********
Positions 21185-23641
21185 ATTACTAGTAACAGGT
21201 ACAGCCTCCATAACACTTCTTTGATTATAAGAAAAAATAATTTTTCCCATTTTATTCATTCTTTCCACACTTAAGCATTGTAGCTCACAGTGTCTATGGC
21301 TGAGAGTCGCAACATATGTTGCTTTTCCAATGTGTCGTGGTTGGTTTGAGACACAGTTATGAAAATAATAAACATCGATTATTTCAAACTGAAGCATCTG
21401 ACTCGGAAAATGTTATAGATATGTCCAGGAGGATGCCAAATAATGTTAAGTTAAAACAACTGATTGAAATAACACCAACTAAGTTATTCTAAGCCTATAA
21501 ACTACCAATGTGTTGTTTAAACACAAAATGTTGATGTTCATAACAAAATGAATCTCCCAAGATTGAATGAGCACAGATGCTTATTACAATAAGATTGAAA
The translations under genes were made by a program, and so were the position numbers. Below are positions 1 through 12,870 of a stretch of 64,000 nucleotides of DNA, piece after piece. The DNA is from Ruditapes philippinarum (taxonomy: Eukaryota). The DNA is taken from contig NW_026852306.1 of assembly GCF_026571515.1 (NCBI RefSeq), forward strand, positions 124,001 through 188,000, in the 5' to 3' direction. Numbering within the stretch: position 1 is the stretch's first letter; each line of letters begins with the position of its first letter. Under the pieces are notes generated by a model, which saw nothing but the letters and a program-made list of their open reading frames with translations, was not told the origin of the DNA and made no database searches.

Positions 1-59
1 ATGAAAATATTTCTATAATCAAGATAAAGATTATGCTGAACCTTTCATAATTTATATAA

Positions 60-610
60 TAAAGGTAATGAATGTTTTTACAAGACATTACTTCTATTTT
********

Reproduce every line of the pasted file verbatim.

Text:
Positions 21185-23641
21185 ATTACTAGTAACAGGT
21201 ACAGCCTCCATAACACTTCTTTGATTATAAGAAAAAATAATTTTTCCCATTTTATTCATTCTTTCCACACTTAAGCATTGTAGCTCACAGTGTCTATGGC
21301 TGAGAGTCGCAACATATGTTGCTTTTCCAATGTGTCGTGGTTGGTTTGAGACACAGTTATGAAAATAATAAACATCGATTATTTCAAACTGAAGCATCTG
21401 ACTCGGAAAATGTTATAGATATGTCCAGGAGGATGCCAAATAATGTTAAGTTAAAACAACTGATTGAAATAACACCAACTAAGTTATTCTAAGCCTATAA
21501 ACTACCAATGTGTTGTTTAAACACAAAATGTTGATGTTCATAACAAAATGAATCTCCCAAGATTGAATGAGCACAGATGCTTATTACAATAAGATTGAAA
The translations under genes were made by a program, and so were the position numbers. Below are positions 1 through 12,870 of a stretch of 64,000 nucleotides of DNA, piece after piece. The DNA is from Ruditapes philippinarum (taxonomy: Eukaryota). The DNA is taken from contig NW_026852306.1 of assembly GCF_026571515.1 (NCBI RefSeq), forward strand, positions 124,001 through 188,000, in the 5' to 3' direction. Numbering within the stretch: position 1 is the stretch's first letter; each line of letters begins with the position of its first letter. Under the pieces are notes generated by a model, which saw nothing but the letters and a program-made list of their open reading frames with translations, was not told the origin of the DNA and made no database searches.

Positions 1-59
1 ATGAAAATATTTCTATAATCAAGATAAAGATTATGCTGAACCTTTCATAATTTATATAA

Positions 60-610
60 TAAAGGTAATGAATGTTTTTACAAGACATTACTTCTATTTT